Once a drummer for the hardcore band Fighting Shit, Icelandic composer Ólafur Arnalds has become better known for his work in the ambient electronic field. With Irish dates coming up later this month, State spoke to him about his soundtrack work, reimagining classical music and having fun with techno music…
Your latest release is the soundtrack to series two of Broadchurch – the original soundtrack gaining you a BAFTA. Do you still consider this a full album of work (as For Now I am Winter and …Escaped the Weight of Darkness) or is it perhaps more a servant to the TV show and not 100% yours?
“Well, yes and no. I’d like to believe that the music stands fully on its own, and I think it does do that in terms of pure musicality. But I realise that our connotations with the music have much to do with the show, so while choosing which cues to feature on the release I had to have that in mind. The result is something which I would not really call an album of mine (if it was I would also have had something to say about featuring a bright orange jacket on the cover), but rather a collection of highlights representing the project as a whole”.
Many soundtracks centre around a repetitive theme that make them unsuccessful as a standalone album but you manage to work around this – are you conscious of how the music will work on its own too?
“Yes I think of this while writing and try to make the music both serve the show and be able to stand on its own. I think also what helps here is that there is so much music in Broadchurch which made it easier to find more varied content for the album. There is plenty of the same theme going on in this show too”.
And I have to ask, are you a Vangelis fan?
“Ha! Again, yes and no. I like it but there are never moments where I put Vangelis on… But I see where the question is coming from!”
2014 was the year you finally got to concentrate on your Kiasmos project with Janus Rasmussen. The album was a massive critical success and State was at Iceland Airwaves in November to see it live, both of you behaving like two boys on Christmas Morning. Was it as much fun as it looked, capping this project with a homecoming gig and were you happy with the reaction to the album?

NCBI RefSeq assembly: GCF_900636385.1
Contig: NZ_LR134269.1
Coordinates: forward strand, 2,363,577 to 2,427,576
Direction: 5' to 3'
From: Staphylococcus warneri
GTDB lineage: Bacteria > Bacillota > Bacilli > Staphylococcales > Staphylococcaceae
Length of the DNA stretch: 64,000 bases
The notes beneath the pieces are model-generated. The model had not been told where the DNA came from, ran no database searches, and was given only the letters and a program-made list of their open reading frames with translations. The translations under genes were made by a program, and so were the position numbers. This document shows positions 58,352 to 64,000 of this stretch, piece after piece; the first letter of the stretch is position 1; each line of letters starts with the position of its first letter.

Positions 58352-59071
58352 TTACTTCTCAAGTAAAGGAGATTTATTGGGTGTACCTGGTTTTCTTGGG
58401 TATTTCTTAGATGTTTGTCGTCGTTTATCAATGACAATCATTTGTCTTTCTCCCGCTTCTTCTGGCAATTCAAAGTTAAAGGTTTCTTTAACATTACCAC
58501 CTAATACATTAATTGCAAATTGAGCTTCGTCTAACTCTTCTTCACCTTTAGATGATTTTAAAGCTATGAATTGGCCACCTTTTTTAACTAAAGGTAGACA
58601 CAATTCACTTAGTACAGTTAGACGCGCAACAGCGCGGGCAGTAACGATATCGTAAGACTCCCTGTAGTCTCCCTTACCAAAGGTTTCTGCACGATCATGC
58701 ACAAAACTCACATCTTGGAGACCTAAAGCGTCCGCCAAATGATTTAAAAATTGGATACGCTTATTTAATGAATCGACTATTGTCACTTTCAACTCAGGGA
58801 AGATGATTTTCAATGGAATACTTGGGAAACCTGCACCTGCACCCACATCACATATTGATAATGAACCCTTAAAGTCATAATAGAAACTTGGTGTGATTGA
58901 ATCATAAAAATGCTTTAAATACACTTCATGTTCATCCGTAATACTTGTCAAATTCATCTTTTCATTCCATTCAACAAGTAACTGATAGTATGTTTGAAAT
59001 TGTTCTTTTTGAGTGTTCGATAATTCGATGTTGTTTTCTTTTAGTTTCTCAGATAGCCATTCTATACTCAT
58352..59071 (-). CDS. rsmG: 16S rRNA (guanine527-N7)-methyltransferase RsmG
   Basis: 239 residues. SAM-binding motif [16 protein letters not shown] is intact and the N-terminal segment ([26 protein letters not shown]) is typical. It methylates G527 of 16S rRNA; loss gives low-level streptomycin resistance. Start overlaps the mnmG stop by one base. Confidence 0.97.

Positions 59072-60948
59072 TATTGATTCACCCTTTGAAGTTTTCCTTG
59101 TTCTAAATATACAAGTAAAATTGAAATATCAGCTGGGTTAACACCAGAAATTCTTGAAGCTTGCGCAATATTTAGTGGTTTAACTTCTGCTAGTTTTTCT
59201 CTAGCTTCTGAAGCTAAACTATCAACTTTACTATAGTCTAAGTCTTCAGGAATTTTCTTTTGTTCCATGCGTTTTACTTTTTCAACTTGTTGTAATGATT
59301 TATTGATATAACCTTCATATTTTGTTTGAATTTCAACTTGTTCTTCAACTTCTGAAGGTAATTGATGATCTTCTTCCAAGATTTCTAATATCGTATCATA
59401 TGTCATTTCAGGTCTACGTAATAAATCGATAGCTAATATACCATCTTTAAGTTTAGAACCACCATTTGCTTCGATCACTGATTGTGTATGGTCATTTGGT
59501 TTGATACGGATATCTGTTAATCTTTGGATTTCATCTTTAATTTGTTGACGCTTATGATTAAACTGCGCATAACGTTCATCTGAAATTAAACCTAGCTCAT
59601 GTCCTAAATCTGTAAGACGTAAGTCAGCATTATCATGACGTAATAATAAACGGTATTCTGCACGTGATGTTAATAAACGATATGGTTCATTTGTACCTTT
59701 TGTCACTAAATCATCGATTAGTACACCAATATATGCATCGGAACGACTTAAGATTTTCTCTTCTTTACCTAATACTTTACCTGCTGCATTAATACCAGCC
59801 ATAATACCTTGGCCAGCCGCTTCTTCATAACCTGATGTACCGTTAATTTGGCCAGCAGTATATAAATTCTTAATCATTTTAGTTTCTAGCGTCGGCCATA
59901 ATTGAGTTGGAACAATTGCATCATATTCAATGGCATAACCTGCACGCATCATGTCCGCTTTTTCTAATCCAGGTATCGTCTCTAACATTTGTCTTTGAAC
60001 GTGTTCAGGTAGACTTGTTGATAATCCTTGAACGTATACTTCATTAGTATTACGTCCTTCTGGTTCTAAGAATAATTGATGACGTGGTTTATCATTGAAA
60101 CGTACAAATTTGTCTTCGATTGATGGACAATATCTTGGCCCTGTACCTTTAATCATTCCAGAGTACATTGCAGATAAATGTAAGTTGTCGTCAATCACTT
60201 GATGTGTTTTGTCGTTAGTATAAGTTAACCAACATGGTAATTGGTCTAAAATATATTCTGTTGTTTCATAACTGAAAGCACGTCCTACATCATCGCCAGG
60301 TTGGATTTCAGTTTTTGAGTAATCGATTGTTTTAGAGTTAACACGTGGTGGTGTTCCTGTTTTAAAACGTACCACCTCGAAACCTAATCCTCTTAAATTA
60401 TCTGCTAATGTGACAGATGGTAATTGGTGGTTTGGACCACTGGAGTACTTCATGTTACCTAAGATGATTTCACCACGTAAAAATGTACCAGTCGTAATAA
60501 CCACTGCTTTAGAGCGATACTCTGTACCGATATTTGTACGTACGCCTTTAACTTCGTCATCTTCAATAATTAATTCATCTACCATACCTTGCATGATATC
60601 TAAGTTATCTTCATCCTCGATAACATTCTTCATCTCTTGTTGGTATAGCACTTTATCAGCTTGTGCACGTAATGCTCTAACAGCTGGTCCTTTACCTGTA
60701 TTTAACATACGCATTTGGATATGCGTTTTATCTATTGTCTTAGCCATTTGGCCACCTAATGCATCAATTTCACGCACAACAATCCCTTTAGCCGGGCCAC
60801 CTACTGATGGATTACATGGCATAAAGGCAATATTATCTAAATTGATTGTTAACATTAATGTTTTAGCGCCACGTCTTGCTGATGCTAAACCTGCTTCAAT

“That was our first show after the album was released, so we were definitely celebrating but also, every show of ours is like that. We’ve said from the beginning that the moment this stops becoming fun we will stop”.
You’re also touring Kiasmos into 2015 so is it something you see yourself and Janus writing more music for down the line?
“Yes absolutely, we already made some new material which we have incorporated into the live show”.
Any plans for an Irish Kiasmos date, during festival season perhaps?
“There is! One is already announced (at the Opium Rooms, April 18), and we have a festival lined up for the summer which will be announced soon”.
Can you tell us a little about your Chopin Project – a collaboration with classical pianist Alice Sara Ott re-visiting the Polish composer’s music. You have been teasing about it for some months now…
“Yeah we actually did the main bulk of the recordings in July. So it’s been a while in the oven. The whole idea is about presenting Chopin’s work in a modern way and paying tribute to him. It includes both re-do positions and originals, but even the originals are recorded and presented in ways you haven’t heard before”.
Do collaborations really fuel you? It seems almost all of your output since 2011 has been a collaboration of some sort…
“Well in fact everything I do is some sort of collaboration as I always have to hire musicians to play the instruments that I don’t play myself and their input is always significant. I strive for collaborations because that’s where I learn the most”.
What next for you in 2015 – more collaborations, a concentration on performing or perhaps even a return to the personal solo work of ‘Living Room Songs’ with a fresh angle?
“The Chopin project is the main thing for me at the moment but I also have some cross-disciplinary collaborations coming up. Thinking about a new album..”.
What can we expect from the concerts in Dublin in February – will you be bringing other musicians with you and what recordings will you be covering?
“There will be eight of us on stage and we’ve put a lot of effort into the production as well. I’ll be concentrating on music from Broadchurch but it will include also compositions spanning my whole career rearranged for this eight person band which includes piano, electronics, string quartet and a brass trio”.
Lastly, is there any music, Icelandic or otherwise, that has made an impression on you recently, that we should be looking out for in this season?
“I for one am happy about the much debated new d’Angelo album!”
Ólafur Arnalds plays the Triskell Arts Centre, Cork on February 18th and the Pavilion Theatre, Dun Laoghaire on 19th & 20th. Kiasmos play the Opium Rooms, Dublin on April 18